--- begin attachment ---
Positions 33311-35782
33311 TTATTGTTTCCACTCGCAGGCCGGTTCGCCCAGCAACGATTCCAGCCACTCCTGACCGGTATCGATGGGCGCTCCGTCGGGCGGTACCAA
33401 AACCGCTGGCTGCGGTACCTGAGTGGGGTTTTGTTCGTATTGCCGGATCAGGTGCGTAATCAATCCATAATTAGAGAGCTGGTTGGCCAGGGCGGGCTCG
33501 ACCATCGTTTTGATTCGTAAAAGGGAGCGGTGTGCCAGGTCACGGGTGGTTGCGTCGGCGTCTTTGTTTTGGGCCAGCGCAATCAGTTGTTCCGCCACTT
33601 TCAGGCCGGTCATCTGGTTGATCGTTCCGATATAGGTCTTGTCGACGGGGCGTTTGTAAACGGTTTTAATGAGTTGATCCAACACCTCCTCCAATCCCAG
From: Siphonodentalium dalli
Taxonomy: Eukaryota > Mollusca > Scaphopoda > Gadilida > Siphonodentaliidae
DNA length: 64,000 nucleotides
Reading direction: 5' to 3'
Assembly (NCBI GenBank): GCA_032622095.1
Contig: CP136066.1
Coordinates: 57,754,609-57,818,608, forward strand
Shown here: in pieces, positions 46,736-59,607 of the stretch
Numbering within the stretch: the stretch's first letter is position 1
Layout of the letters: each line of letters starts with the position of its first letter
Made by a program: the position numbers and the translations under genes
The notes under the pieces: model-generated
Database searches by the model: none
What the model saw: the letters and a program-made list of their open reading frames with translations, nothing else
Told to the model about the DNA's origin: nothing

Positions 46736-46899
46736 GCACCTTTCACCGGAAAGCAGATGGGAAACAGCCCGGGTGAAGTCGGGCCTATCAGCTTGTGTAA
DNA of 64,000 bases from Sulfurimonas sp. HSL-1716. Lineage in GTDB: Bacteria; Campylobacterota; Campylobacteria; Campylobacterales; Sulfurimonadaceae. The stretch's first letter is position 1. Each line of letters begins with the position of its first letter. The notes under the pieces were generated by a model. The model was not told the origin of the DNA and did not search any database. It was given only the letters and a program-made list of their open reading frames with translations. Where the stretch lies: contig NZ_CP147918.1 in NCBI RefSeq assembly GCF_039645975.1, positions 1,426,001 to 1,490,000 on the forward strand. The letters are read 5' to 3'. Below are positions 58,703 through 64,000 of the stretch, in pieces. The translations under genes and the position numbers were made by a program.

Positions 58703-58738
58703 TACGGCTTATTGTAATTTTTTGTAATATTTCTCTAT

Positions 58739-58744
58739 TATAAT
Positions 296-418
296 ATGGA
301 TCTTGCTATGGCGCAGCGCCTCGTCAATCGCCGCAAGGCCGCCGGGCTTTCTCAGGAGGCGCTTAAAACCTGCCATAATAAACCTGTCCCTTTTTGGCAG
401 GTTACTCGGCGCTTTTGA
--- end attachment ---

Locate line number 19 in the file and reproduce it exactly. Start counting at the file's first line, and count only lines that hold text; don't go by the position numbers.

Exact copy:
What the model saw: the letters and a program-made list of their open reading frames with translations, nothing else